Invictus

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Vishall Bhoopsingh

Professor Whalen

Composition II

13 December 2012

Invictus

Dr. Martin Luther King Jr. once said “The ultimate measure of a man is not where he

stands in moments of comfort and convenience, but where he stands at times of challenge and

controversy.” The Reverend Dr. King preached that in times of hardship and distress, a man’s

decisions and actions, no matter how unpopular or disfavored they might be, truly define his

character. No other person embodies Dr. King’s profound message more than former South

African President Nelson Mandela, who used South Africa’s rugby team as an instrument to

unite his economically and racially divided country after many years of inequality brought forth

by Apartheid, a near 50 year long period of racial segregation and white supremacy. Mandela’s

work of bringing South Africa to democracy is retold and glorified in Director Clint Eastwood’s

Oscar-nominated film, Invictus. Clint Eastwood molds Mandela’s unique character into a soft-

spoken, yet powerful leader, who employs the universal language of sports to unite post-

apartheid South Africa. Director Eastwood balances this film with an equal combination of

historical significance and Hollywood drama, so as to keep viewers enticed without having them

feel like they are listening to a history lecture.

Nelson Mandela wasted no time in his mission to remove hate and racial inequality from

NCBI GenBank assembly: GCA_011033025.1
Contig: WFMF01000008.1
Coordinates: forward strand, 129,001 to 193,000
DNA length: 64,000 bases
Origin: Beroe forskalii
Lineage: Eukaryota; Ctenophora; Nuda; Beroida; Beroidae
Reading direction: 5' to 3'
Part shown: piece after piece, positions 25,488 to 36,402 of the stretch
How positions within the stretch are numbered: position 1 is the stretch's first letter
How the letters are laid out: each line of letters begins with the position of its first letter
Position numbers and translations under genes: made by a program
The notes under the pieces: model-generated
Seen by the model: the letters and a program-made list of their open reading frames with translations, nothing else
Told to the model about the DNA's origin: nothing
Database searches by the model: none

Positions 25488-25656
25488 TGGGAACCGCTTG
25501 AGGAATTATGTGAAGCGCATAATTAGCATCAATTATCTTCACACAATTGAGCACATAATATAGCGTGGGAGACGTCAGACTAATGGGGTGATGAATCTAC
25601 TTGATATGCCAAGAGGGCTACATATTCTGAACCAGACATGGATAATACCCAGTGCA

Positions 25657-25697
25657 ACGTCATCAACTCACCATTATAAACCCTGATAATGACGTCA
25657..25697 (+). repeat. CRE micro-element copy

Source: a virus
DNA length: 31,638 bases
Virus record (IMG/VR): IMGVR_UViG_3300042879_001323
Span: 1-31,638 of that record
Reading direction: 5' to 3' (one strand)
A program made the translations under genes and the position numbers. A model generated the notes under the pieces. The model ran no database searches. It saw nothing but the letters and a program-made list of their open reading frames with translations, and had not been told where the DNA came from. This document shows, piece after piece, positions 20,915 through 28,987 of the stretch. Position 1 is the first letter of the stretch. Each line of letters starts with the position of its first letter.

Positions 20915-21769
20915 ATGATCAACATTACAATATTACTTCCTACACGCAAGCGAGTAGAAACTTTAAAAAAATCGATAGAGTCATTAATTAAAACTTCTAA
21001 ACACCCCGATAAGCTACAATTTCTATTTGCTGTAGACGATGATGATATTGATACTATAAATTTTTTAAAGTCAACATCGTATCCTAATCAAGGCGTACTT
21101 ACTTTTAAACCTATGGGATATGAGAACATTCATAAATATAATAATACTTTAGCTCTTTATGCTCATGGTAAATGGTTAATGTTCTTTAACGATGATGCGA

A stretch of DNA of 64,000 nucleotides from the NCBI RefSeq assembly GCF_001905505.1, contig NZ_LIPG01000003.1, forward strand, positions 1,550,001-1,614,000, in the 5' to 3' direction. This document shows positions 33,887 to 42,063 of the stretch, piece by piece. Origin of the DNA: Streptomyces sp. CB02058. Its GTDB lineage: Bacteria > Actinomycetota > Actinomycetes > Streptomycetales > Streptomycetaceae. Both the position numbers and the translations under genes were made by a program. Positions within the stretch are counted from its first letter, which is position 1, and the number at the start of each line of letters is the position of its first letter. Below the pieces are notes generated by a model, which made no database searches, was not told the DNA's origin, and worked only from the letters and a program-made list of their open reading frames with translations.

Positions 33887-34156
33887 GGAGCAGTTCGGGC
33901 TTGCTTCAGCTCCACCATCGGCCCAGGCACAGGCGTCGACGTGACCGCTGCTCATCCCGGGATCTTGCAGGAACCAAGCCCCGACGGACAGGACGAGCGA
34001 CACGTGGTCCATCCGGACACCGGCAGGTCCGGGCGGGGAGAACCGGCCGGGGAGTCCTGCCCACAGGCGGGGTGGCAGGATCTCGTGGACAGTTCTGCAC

his country, and he did so one step at a time. During the first few days of his first term, Mandela

noticed that all the cabinet members of the Apartheid regime were packing their belongings and leaving as Mandela’s newly elected cabinet members stepped in to replace them. Seeing this as

an opportunity to remove racial segregation in the workplace, Mandela humbly asked the

Afrikaner members to stay and join his new committee in an effort to promote equality and

interdependence throughout post-apartheid South Africa. Daniel Leiberfield, author of “Peace

Profile: Nelson Mandela”, describes just how generous and forgiving Mandela was to the

Afrikaners: “He performed an array of symbolic gestures, such as inviting his former jailers and

prosecutors to official meals, visiting the 94-year-old widow of apartheid’s founding father, and

addressing gatherings of Afrikaner business and cultural organizations” (391). Everyone was

struck by Mandela’s forgiveness, even the black Africans of his own cabinet, who have to work

alongside the same Afrikaners who introduced Apartheid. I commend Eastwood for including

this event in the film because it showcases both Mandela’s altruism to non-African groups and

willingness to promote progress in his country.

It is evident that Clint Eastwood focused on maintaining a balance between using

historical facts and Hollywood drama in the making of Invictus. This is especially true

While I do agree that the historical events portrayed in this film were all significant to

include, such as the Springboks’ visit to Mandela’s cell on Robben Island and their victory in the

Rugby World Cup, I felt the movie would have made more sense if it had mention the

Sharpeville Massacre, a horrific incident in which Afrikaner police officers opened fire on a

“peaceful” protest attended by nearly 5,000 black Africans in Sharpeville, killing more than 50

black people. They had gathered near the station to protest the passing of a law which states that

“anyone found in a public place without their book [passport] will be arrested and detained for

up to 30 days” (bbc.com). This would have been an essential event to at least mention in the

movie because Mandela’s violent response to this horrific incident cost him his jail sentence.

Overall, the film was historically accurate and entertaining to watch. Morgan Freeman

and Matt Damon embodied their respective roles so well that I even mistook them...
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